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J Biotechnol. 2006 Jul 13;124(2):381-91. Epub 2006 Feb 20.

Utilization of soluble starch by a recombinant Corynebacterium glutamicum strain: growth and lysine production.

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Department of Microbiology and Biotechnology, University of Ulm, Germany.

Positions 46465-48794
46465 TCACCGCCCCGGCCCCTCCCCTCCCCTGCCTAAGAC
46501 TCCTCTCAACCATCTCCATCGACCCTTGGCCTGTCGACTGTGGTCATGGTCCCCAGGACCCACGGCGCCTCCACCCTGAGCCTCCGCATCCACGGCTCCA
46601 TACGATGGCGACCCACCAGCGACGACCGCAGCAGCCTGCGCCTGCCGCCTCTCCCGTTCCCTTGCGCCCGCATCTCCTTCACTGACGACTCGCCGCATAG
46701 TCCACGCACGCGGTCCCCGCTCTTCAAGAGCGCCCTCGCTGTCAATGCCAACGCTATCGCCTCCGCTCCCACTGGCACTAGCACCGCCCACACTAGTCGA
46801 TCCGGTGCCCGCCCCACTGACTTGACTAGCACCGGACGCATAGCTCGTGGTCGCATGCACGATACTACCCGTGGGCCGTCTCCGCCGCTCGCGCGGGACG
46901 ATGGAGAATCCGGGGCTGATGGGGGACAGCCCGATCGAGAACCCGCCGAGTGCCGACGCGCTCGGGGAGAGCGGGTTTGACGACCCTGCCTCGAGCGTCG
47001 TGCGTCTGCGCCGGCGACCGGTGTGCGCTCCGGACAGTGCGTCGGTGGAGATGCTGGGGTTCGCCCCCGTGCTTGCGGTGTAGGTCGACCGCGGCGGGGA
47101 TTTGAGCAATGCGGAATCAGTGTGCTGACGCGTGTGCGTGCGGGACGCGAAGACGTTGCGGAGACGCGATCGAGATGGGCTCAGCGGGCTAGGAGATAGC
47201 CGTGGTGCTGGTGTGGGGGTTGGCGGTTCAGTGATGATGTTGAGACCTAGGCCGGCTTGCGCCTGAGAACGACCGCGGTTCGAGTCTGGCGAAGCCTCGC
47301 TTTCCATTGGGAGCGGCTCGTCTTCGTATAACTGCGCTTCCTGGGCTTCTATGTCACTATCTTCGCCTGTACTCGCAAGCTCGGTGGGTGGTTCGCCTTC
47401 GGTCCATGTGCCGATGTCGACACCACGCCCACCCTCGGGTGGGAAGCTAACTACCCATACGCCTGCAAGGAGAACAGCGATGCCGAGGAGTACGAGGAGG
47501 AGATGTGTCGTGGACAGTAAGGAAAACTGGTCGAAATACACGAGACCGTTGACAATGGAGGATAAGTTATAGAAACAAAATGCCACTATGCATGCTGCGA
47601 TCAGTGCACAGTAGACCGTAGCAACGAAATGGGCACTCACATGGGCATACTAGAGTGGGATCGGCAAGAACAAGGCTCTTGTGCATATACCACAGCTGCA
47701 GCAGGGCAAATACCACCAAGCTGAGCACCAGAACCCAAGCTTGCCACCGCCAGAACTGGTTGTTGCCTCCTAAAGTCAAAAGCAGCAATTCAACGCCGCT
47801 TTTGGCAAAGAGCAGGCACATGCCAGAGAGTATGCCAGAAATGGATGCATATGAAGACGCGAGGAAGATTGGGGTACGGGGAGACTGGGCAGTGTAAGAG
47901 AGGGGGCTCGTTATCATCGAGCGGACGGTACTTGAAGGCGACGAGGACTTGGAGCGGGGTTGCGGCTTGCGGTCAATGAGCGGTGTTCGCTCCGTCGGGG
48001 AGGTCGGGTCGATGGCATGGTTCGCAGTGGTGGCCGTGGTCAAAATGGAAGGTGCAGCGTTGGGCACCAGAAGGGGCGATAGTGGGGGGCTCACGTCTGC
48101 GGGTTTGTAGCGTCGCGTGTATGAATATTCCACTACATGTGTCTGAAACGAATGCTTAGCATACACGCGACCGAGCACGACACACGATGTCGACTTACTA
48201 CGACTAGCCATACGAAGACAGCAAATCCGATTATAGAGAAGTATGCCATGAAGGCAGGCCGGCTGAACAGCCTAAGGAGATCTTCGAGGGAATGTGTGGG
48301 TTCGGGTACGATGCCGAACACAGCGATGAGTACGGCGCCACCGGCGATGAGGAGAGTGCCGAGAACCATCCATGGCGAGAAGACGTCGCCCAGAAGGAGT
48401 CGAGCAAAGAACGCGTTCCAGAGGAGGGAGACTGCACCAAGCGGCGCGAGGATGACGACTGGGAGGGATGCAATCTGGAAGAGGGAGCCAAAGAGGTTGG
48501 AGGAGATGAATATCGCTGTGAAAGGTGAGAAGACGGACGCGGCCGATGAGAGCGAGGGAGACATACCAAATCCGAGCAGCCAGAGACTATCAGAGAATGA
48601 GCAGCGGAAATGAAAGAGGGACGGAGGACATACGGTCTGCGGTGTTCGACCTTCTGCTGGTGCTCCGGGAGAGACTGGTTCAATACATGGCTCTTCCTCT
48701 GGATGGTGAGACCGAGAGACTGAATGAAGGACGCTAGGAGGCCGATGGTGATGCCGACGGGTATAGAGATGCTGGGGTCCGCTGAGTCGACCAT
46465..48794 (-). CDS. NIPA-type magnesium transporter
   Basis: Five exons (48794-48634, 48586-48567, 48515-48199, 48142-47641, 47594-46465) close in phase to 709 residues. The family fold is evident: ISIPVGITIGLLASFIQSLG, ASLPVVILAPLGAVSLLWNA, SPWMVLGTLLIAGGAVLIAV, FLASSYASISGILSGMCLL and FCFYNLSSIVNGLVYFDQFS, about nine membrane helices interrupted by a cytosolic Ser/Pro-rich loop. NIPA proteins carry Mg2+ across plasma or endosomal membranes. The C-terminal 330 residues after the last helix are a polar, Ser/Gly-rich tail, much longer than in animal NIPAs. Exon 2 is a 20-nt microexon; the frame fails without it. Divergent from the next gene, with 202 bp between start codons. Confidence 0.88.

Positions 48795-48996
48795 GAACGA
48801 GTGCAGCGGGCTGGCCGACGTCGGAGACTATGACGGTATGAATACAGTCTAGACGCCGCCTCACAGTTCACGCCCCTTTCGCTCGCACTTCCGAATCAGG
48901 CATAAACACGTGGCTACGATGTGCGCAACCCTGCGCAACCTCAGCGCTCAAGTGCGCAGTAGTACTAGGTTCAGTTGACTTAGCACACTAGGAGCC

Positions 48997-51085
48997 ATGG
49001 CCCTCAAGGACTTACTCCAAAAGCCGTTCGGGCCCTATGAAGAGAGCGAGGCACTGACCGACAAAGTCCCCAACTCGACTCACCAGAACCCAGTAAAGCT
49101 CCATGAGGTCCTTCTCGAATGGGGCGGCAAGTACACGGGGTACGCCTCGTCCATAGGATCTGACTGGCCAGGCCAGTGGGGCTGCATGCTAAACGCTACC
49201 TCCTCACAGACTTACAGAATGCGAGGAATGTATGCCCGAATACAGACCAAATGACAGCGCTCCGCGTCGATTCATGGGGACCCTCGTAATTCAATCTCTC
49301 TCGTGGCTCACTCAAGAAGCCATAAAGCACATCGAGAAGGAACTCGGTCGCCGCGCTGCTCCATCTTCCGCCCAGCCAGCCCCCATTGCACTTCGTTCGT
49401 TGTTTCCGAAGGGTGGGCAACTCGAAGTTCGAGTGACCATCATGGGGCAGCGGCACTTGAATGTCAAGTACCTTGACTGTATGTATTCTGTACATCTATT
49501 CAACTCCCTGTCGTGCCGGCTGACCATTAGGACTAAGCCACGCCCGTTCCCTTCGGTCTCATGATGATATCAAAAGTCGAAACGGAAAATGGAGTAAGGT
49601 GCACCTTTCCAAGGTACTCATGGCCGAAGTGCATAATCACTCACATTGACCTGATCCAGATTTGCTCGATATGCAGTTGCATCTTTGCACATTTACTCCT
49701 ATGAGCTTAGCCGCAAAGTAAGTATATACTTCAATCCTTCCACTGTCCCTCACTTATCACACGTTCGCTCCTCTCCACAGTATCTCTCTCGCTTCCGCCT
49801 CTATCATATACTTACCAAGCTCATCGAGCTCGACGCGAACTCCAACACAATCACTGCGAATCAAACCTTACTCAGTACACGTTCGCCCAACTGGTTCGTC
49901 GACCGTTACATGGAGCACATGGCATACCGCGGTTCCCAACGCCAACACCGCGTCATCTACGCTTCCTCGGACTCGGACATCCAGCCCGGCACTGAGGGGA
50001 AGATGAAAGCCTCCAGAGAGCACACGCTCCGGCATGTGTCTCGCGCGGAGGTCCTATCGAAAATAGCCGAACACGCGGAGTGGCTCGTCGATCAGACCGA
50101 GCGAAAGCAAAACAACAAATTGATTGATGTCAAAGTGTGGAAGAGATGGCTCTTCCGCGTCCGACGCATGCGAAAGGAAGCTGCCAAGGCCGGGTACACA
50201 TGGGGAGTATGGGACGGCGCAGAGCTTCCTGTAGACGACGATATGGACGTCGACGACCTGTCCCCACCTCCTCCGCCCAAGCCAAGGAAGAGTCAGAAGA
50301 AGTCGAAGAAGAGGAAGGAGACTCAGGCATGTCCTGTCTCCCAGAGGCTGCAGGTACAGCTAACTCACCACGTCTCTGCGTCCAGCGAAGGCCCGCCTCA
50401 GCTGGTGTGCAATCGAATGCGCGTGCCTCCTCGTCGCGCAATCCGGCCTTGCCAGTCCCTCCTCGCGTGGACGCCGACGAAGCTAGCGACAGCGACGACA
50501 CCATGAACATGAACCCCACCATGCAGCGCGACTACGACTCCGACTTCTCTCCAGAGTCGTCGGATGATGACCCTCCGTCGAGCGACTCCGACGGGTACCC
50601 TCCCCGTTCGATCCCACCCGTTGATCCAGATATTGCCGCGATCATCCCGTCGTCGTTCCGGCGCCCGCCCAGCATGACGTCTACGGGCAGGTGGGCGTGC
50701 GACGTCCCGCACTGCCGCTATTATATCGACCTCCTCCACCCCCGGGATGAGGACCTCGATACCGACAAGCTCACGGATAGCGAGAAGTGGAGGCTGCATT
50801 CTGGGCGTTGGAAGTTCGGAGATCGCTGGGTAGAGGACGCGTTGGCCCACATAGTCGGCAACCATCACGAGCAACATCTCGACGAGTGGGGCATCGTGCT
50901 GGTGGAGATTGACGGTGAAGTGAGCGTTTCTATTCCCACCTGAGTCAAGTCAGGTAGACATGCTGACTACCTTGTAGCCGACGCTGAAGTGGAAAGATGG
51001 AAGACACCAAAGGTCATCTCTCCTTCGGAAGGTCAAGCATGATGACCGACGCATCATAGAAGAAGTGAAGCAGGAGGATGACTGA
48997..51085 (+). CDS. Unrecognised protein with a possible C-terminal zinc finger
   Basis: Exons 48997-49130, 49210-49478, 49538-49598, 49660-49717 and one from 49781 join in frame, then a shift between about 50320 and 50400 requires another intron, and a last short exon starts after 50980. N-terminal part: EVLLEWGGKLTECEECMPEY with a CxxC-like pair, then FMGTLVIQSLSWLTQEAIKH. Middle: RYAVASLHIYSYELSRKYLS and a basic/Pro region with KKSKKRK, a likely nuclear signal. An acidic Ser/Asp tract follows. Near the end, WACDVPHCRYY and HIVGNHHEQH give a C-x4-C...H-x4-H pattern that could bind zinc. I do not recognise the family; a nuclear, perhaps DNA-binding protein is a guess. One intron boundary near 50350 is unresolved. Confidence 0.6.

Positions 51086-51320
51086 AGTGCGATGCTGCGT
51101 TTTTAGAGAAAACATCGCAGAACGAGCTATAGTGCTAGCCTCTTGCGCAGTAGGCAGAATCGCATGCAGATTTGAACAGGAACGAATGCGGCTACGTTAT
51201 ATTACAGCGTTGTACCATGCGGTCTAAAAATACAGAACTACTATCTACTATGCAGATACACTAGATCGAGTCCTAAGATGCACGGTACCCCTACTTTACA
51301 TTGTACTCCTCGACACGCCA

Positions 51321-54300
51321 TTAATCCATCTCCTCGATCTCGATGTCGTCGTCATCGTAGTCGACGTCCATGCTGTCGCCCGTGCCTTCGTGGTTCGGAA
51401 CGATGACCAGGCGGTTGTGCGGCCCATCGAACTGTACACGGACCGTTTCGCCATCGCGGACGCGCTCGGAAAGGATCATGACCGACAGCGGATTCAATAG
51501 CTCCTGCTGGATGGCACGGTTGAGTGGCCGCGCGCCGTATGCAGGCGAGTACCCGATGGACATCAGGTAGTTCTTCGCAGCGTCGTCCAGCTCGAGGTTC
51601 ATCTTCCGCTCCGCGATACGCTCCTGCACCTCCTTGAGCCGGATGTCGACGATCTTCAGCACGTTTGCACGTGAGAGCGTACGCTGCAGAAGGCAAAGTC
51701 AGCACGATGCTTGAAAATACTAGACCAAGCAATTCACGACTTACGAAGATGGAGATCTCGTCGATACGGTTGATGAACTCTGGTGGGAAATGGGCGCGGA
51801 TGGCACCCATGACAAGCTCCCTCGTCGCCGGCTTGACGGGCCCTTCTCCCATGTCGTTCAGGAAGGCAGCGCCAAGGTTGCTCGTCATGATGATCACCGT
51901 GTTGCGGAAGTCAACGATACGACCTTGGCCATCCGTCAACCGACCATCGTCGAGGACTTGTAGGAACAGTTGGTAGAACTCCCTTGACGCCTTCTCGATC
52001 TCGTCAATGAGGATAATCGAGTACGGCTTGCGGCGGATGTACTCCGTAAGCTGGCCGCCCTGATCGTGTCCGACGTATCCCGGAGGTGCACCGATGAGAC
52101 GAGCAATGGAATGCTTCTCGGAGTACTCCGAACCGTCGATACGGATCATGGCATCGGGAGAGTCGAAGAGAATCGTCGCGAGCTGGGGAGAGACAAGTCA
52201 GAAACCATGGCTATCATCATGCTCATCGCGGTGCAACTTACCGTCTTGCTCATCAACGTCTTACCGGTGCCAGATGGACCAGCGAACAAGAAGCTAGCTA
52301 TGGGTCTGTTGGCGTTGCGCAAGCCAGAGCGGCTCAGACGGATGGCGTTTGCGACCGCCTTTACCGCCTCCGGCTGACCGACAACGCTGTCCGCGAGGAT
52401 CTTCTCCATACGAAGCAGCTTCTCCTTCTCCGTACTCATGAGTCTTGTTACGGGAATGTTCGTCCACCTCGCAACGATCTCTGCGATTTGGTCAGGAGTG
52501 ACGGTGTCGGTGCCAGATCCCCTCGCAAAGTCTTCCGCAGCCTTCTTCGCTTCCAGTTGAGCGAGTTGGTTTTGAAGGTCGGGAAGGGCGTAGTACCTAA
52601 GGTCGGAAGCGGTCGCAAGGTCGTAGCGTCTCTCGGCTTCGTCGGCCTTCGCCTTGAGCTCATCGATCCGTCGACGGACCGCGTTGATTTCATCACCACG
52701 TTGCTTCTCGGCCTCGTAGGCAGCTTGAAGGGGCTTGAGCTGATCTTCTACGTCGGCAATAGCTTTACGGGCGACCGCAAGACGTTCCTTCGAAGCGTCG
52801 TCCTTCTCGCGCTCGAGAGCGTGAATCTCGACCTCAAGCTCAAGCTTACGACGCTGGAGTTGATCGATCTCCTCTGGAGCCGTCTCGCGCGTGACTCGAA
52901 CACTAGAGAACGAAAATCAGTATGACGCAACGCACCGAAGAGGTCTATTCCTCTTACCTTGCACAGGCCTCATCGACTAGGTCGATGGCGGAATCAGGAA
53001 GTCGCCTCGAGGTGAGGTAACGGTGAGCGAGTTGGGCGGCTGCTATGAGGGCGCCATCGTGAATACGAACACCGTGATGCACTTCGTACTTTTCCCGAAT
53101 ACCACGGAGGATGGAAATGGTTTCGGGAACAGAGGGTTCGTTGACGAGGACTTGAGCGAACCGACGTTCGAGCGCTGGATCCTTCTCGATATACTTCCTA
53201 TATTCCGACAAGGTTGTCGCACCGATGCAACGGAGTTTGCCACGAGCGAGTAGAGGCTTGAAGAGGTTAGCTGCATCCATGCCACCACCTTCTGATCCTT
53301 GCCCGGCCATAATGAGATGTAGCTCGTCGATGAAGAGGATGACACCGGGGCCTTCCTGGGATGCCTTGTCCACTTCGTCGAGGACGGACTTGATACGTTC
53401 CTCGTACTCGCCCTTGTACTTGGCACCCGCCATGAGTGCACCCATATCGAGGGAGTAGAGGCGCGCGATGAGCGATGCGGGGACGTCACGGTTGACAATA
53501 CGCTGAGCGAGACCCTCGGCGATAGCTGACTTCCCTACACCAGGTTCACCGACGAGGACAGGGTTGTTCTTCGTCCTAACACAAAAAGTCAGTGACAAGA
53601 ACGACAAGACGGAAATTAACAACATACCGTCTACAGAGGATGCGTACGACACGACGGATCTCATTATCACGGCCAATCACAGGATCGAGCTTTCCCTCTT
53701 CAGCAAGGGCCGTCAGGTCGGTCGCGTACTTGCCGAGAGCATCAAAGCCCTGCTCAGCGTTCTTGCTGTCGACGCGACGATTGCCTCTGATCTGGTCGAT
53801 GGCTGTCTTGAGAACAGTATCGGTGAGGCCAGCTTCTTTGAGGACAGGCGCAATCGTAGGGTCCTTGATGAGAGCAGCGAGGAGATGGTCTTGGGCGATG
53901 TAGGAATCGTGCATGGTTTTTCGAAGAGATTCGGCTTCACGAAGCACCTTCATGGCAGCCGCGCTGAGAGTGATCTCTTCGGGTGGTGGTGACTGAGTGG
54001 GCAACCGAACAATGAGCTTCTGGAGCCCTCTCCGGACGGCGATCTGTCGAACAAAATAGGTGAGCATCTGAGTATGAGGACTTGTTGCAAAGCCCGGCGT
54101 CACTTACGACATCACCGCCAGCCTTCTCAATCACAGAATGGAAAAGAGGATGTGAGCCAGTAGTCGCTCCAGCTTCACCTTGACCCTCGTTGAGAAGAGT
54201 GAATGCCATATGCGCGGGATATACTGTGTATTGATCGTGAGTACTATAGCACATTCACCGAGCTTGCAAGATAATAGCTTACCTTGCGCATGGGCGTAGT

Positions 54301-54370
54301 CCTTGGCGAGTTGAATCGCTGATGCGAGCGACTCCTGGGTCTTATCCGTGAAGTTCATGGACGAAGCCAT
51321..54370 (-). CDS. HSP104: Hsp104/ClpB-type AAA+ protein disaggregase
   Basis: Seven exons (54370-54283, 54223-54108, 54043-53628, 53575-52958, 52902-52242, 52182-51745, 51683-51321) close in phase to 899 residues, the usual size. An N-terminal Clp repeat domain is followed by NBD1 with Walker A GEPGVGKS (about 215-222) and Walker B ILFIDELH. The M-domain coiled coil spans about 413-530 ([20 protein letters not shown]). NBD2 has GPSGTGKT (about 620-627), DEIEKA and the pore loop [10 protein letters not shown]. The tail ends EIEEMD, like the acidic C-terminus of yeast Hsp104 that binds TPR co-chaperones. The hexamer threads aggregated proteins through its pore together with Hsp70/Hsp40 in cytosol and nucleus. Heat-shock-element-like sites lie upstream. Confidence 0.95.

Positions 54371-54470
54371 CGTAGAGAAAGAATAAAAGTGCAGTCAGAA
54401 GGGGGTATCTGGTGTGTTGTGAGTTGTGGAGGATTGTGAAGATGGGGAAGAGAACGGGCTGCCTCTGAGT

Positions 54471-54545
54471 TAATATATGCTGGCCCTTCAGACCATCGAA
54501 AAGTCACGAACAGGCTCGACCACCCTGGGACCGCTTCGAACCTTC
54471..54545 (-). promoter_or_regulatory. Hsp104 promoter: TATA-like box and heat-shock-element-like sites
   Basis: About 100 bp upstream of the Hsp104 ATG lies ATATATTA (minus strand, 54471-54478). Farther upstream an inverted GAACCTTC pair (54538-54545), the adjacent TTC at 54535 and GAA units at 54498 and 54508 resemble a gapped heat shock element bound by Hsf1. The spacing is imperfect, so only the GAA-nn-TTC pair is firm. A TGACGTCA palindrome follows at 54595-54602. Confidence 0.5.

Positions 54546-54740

Corynebacterium glutamicum, well known for the industrial production of amino acids, grows aerobically on a variety of mono- and disaccharides and on alcohols and organic acids as single or combined sources of carbon and energy. Members of the genera Corynebacterium and Brevibacterium were here tested for their ability to use the homopolysaccharide starch as a substrate for growth. None of the 24 type strains tested showed growth on or degradation of this substrate, indicating that none of the strains synthesized and secreted starch-degrading enzymes. Introducing the Streptomyces griseus amy gene on an expression vector into the lysine-producer C. glutamicum DM1730, we constructed a C. glutamicum strain synthesizing and secreting alpha-amylase into the culture broth. Although some high-molecular-weight degradation products remained in the culture broth, this recombinant strain effectively used soluble starch as carbon and energy substrate for growth and also for lysine production. Thus, employment of our construct allows avoidance of the cost-intensive enzymatic hydrolysis of the starch, which commercially is used as a substrate in industrial amino acid fermentations.

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